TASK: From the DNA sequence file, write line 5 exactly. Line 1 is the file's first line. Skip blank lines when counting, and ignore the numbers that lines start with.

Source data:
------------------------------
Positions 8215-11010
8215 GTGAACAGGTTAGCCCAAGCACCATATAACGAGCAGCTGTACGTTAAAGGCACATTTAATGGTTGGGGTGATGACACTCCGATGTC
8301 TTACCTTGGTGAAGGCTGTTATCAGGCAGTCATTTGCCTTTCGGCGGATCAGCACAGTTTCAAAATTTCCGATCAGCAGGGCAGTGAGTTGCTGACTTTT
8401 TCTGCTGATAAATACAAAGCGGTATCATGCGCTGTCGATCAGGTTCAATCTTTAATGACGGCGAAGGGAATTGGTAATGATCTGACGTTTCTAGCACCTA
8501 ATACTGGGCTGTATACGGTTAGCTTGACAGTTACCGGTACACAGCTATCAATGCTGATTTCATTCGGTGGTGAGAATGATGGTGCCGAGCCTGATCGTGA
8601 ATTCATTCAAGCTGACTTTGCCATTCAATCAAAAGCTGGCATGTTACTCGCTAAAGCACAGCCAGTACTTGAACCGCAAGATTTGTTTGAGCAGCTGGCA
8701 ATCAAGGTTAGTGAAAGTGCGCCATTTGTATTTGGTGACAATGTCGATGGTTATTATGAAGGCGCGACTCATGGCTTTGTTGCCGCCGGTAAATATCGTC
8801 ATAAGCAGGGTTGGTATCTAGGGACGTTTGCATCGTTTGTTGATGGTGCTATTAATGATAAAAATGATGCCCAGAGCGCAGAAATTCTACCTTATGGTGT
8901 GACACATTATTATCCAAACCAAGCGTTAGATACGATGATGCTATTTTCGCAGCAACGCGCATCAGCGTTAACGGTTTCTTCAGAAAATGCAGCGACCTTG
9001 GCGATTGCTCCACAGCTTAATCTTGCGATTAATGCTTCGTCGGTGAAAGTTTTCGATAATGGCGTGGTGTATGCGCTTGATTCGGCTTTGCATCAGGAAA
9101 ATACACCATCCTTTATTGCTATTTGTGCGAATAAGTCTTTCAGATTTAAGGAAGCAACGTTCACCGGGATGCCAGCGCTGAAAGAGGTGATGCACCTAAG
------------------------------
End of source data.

8501 ATACTGGGCTGTATACGGTTAGCTTGACAGTTACCGGTACACAGCTATCAATGCTGATTTCATTCGGTGGTGAGAATGATGGTGCCGAGCCTGATCGTGA